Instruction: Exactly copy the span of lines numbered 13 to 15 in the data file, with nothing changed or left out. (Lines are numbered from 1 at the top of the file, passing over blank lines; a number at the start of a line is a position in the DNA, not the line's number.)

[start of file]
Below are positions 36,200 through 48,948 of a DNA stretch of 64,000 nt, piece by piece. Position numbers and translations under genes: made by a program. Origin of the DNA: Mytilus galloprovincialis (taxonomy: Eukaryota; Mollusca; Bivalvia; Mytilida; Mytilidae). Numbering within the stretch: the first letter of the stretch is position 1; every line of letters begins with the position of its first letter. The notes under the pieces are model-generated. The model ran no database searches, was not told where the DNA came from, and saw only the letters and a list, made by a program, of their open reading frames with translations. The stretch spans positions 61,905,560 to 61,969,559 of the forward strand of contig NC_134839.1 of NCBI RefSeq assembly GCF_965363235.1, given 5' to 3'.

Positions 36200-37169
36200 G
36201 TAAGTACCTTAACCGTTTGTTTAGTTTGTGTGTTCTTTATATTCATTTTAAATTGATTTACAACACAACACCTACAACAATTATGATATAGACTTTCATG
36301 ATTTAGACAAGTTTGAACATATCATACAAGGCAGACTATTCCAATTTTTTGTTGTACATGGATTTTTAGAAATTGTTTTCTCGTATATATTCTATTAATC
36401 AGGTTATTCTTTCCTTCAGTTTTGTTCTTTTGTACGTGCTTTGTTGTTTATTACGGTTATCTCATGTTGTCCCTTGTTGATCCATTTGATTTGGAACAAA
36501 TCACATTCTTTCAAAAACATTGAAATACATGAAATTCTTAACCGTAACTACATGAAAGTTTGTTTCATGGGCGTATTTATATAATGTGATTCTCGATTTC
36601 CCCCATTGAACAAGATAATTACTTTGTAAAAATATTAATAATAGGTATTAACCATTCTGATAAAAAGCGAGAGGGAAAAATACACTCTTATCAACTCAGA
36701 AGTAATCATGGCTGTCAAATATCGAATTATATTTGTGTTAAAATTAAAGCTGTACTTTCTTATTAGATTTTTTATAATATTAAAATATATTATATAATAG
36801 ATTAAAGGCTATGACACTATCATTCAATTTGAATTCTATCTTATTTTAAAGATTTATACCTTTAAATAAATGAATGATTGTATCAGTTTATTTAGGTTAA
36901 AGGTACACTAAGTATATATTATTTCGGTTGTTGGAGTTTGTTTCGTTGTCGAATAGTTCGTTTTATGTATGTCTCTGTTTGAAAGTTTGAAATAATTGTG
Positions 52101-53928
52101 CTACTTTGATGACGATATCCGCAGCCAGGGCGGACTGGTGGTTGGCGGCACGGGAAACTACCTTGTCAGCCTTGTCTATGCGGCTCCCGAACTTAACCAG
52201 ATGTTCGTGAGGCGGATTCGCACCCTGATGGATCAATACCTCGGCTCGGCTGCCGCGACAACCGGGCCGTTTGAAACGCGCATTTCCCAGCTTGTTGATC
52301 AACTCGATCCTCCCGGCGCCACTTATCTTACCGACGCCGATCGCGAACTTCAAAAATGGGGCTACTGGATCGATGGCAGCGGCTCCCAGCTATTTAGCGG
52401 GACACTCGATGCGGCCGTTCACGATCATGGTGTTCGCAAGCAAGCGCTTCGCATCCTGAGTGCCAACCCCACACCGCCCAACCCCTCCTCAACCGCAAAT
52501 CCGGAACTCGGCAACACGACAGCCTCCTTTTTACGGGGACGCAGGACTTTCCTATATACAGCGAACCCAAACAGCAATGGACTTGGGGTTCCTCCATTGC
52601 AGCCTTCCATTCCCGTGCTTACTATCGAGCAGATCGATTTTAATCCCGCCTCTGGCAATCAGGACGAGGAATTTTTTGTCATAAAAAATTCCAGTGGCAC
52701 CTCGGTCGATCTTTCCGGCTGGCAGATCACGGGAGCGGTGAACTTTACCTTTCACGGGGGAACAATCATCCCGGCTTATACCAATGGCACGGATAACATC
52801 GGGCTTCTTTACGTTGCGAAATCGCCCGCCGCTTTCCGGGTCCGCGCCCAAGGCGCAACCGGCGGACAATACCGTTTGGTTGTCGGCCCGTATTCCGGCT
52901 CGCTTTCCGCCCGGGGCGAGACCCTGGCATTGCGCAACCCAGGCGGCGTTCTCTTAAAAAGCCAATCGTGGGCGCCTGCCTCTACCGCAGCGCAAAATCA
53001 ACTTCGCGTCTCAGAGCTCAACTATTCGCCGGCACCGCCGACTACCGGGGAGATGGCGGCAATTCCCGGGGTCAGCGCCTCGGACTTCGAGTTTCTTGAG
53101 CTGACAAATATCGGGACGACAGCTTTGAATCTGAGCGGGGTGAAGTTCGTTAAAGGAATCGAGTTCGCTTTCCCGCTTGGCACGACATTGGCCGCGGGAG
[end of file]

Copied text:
52101 CTACTTTGATGACGATATCCGCAGCCAGGGCGGACTGGTGGTTGGCGGCACGGGAAACTACCTTGTCAGCCTTGTCTATGCGGCTCCCGAACTTAACCAG
52201 ATGTTCGTGAGGCGGATTCGCACCCTGATGGATCAATACCTCGGCTCGGCTGCCGCGACAACCGGGCCGTTTGAAACGCGCATTTCCCAGCTTGTTGATC
52301 AACTCGATCCTCCCGGCGCCACTTATCTTACCGACGCCGATCGCGAACTTCAAAAATGGGGCTACTGGATCGATGGCAGCGGCTCCCAGCTATTTAGCGG